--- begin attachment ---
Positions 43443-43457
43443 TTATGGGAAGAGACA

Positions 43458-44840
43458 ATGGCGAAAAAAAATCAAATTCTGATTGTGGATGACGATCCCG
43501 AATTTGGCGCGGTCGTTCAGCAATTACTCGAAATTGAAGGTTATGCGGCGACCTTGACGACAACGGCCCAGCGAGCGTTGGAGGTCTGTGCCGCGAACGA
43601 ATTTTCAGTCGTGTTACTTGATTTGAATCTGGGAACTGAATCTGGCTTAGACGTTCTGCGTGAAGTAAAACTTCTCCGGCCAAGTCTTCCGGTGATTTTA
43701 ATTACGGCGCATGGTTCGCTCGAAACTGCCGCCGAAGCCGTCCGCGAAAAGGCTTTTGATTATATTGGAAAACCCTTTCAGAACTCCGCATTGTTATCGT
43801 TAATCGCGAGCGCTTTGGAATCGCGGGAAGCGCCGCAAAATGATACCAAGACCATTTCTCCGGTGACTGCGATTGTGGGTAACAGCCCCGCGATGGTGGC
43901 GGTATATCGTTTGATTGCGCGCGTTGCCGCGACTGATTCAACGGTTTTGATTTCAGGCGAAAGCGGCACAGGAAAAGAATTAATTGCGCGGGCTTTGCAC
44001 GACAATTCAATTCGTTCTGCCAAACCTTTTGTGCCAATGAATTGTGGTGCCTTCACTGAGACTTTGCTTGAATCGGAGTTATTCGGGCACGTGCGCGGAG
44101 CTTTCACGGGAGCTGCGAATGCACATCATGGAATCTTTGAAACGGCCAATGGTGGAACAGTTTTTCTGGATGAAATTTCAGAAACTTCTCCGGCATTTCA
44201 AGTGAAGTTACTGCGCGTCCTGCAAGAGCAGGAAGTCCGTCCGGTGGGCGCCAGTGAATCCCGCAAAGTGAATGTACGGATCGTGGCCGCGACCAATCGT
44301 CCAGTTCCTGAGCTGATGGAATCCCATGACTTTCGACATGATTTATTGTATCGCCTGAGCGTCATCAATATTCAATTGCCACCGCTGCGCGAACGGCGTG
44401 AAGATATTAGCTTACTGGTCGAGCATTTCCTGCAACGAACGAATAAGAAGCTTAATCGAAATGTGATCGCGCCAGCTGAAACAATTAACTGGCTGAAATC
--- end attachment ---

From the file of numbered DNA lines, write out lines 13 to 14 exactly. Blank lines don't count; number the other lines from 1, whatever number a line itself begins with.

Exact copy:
44301 CCAGTTCCTGAGCTGATGGAATCCCATGACTTTCGACATGATTTATTGTATCGCCTGAGCGTCATCAATATTCAATTGCCACCGCTGCGCGAACGGCGTG
44401 AAGATATTAGCTTACTGGTCGAGCATTTCCTGCAACGAACGAATAAGAAGCTTAATCGAAATGTGATCGCGCCAGCTGAAACAATTAACTGGCTGAAATC